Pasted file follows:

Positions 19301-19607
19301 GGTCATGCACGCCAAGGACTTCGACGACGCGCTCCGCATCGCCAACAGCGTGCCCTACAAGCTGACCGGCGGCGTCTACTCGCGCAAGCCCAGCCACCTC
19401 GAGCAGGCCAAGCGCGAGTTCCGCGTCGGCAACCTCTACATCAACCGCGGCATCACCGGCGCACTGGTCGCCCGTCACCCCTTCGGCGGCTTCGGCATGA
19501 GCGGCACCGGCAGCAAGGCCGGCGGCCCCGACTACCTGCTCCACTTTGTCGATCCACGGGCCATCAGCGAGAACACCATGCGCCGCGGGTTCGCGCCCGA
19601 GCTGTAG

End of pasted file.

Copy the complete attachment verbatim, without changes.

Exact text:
Positions 19301-19607
19301 GGTCATGCACGCCAAGGACTTCGACGACGCGCTCCGCATCGCCAACAGCGTGCCCTACAAGCTGACCGGCGGCGTCTACTCGCGCAAGCCCAGCCACCTC
19401 GAGCAGGCCAAGCGCGAGTTCCGCGTCGGCAACCTCTACATCAACCGCGGCATCACCGGCGCACTGGTCGCCCGTCACCCCTTCGGCGGCTTCGGCATGA
19501 GCGGCACCGGCAGCAAGGCCGGCGGCCCCGACTACCTGCTCCACTTTGTCGATCCACGGGCCATCAGCGAGAACACCATGCGCCGCGGGTTCGCGCCCGA
19601 GCTGTAG